Lending color to Monet
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Lending color to Monet

Building on its successful partnership with Credit Suisse and City Year UK, the National Gallery expanded its bespoke Education Program to primary schools in London, thus helping children acquire an early taste of color and brush.

Initially designed to bring arts education to at-risk secondary students who might not otherwise visit the Gallery or engage with the Gallery's collection, the Arts Education program, delivered in partnership with City Year UK, was recently extended to reach a younger audience. Over the course of two weeks in June, arts educators from the National Gallery worked with over 210 students at 3 primary schools in London to bring Monet's art into the classroom and encourage pupils' artistic expression. These in-school sessions introduced students to focus paintings from the exhibition as well as Monet's style and use of color and light. Students then had the opportunity to try these techniques – learning to mix colors and experiment with brushstrokes to create their own works of art.

Students were enthusiastic as they worked on their color wheels, amazed by the many colors they could create using only the yellow, blue, red and white paint they'd been provided with. "The color wheel was my favorite part," said one student. "Because it includes all the colors of the rainbow, and I like rainbows."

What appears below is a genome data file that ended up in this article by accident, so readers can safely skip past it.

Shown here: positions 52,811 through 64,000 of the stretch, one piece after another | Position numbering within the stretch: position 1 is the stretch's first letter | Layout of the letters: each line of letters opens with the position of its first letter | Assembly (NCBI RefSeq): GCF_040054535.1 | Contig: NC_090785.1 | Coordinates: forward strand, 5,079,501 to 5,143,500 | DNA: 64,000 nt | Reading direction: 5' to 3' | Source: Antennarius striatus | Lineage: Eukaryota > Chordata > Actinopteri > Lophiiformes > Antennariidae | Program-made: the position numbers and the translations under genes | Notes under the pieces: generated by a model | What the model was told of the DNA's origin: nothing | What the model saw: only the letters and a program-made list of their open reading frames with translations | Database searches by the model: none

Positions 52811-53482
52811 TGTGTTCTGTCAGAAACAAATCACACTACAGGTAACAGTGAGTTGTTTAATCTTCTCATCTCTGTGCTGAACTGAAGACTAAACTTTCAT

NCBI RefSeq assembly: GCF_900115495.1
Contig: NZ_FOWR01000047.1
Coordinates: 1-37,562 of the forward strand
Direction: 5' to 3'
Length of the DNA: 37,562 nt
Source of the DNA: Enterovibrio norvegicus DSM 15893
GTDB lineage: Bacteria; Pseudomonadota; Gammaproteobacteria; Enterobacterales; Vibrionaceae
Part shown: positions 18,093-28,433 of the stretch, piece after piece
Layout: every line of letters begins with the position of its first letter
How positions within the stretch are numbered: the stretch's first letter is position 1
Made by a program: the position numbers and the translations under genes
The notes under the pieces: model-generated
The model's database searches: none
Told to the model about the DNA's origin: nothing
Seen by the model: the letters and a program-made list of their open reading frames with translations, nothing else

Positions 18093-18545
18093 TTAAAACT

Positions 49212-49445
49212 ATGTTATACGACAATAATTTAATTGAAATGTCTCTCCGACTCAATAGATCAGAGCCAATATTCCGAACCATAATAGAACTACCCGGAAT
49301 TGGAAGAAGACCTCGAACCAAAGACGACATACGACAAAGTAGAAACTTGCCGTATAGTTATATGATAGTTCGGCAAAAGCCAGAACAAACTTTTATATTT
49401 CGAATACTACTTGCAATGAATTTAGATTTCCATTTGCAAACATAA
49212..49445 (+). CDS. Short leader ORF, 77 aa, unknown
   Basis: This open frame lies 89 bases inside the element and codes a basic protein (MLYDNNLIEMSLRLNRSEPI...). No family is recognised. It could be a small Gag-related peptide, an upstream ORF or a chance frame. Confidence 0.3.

In the second half, students further developed their work, painting canvases and creating miniature sets, which included architectural elements inspired by the buildings and structures in their communities. "I like painting the canvases best, because it's someone else's art, but we're making it our own," another student noted.

As requests for refills of different colored paint were called out from various tables, some students found art in unexpected places – requesting to take home the paper plates they'd used as pallets and the paper towel they'd used to wipe their brushes.

One of the classroom teachers explained that the students don't have opportunities to do a lot of art in year 6 and that the school had been exploring ways to help its students alleviate stress following their end of year exams and as they prepared for secondary school interviews. He noted that many of them are glued to their digital devices, and that he hopes programs like this will inspire them to use their time in other ways, to share what they've learned with their families and perhaps even encourage a visit to a museum.